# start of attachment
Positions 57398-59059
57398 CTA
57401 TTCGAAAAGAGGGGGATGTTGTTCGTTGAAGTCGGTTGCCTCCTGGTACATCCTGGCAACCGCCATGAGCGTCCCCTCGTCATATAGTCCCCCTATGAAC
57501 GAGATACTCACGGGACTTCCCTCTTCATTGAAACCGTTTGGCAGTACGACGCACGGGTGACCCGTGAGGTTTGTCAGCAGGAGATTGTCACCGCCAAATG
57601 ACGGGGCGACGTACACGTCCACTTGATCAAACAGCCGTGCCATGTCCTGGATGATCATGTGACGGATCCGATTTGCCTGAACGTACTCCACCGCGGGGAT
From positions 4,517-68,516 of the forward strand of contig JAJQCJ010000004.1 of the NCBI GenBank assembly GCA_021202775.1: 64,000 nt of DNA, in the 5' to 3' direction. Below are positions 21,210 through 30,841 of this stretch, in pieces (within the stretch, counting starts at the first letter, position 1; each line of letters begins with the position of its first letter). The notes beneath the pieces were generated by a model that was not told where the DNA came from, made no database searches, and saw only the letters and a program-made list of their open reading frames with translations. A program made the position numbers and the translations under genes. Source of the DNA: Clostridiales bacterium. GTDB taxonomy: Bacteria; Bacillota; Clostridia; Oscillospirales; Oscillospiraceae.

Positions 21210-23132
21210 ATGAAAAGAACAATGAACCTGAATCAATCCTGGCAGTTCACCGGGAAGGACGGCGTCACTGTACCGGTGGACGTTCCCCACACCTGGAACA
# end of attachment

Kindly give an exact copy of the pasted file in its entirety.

Positions 57398-59059
57398 CTA
57401 TTCGAAAAGAGGGGGATGTTGTTCGTTGAAGTCGGTTGCCTCCTGGTACATCCTGGCAACCGCCATGAGCGTCCCCTCGTCATATAGTCCCCCTATGAAC
57501 GAGATACTCACGGGACTTCCCTCTTCATTGAAACCGTTTGGCAGTACGACGCACGGGTGACCCGTGAGGTTTGTCAGCAGGAGATTGTCACCGCCAAATG
57601 ACGGGGCGACGTACACGTCCACTTGATCAAACAGCCGTGCCATGTCCTGGATGATCATGTGACGGATCCGATTTGCCTGAACGTACTCCACCGCGGGGAT
From positions 4,517-68,516 of the forward strand of contig JAJQCJ010000004.1 of the NCBI GenBank assembly GCA_021202775.1: 64,000 nt of DNA, in the 5' to 3' direction. Below are positions 21,210 through 30,841 of this stretch, in pieces (within the stretch, counting starts at the first letter, position 1; each line of letters begins with the position of its first letter). The notes beneath the pieces were generated by a model that was not told where the DNA came from, made no database searches, and saw only the letters and a program-made list of their open reading frames with translations. A program made the position numbers and the translations under genes. Source of the DNA: Clostridiales bacterium. GTDB taxonomy: Bacteria; Bacillota; Clostridia; Oscillospirales; Oscillospiraceae.

Positions 21210-23132
21210 ATGAAAAGAACAATGAACCTGAATCAATCCTGGCAGTTCACCGGGAAGGACGGCGTCACTGTACCGGTGGACGTTCCCCACACCTGGAACA